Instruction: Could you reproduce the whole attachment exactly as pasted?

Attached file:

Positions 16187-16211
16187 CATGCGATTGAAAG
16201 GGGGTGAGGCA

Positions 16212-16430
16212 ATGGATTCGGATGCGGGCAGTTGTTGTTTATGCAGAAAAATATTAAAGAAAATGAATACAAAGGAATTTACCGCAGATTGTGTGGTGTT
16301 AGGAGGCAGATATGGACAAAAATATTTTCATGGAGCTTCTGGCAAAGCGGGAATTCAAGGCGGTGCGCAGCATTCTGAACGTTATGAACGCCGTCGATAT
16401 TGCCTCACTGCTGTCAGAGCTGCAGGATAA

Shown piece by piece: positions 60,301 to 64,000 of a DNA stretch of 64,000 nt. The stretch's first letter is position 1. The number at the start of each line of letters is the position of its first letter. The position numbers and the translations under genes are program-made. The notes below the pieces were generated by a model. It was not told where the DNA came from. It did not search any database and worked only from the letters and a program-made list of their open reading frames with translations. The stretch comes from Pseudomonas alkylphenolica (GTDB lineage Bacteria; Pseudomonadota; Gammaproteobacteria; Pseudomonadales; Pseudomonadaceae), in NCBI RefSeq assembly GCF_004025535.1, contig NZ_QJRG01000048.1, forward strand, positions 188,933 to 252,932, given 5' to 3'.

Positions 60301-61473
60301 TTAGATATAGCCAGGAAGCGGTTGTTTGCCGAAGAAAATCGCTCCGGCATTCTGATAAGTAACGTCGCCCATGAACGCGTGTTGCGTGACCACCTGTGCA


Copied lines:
Positions 16187-16211
16187 CATGCGATTGAAAG
16201 GGGGTGAGGCA

Positions 16212-16430
16212 ATGGATTCGGATGCGGGCAGTTGTTGTTTATGCAGAAAAATATTAAAGAAAATGAATACAAAGGAATTTACCGCAGATTGTGTGGTGTT
16301 AGGAGGCAGATATGGACAAAAATATTTTCATGGAGCTTCTGGCAAAGCGGGAATTCAAGGCGGTGCGCAGCATTCTGAACGTTATGAACGCCGTCGATAT
16401 TGCCTCACTGCTGTCAGAGCTGCAGGATAA

Shown piece by piece: positions 60,301 to 64,000 of a DNA stretch of 64,000 nt. The stretch's first letter is position 1. The number at the start of each line of letters is the position of its first letter. The position numbers and the translations under genes are program-made. The notes below the pieces were generated by a model. It was not told where the DNA came from. It did not search any database and worked only from the letters and a program-made list of their open reading frames with translations. The stretch comes from Pseudomonas alkylphenolica (GTDB lineage Bacteria; Pseudomonadota; Gammaproteobacteria; Pseudomonadales; Pseudomonadaceae), in NCBI RefSeq assembly GCF_004025535.1, contig NZ_QJRG01000048.1, forward strand, positions 188,933 to 252,932, given 5' to 3'.

Positions 60301-61473
60301 TTAGATATAGCCAGGAAGCGGTTGTTTGCCGAAGAAAATCGCTCCGGCATTCTGATAAGTAACGTCGCCCATGAACGCGTGTTGCGTGACCACCTGTGCA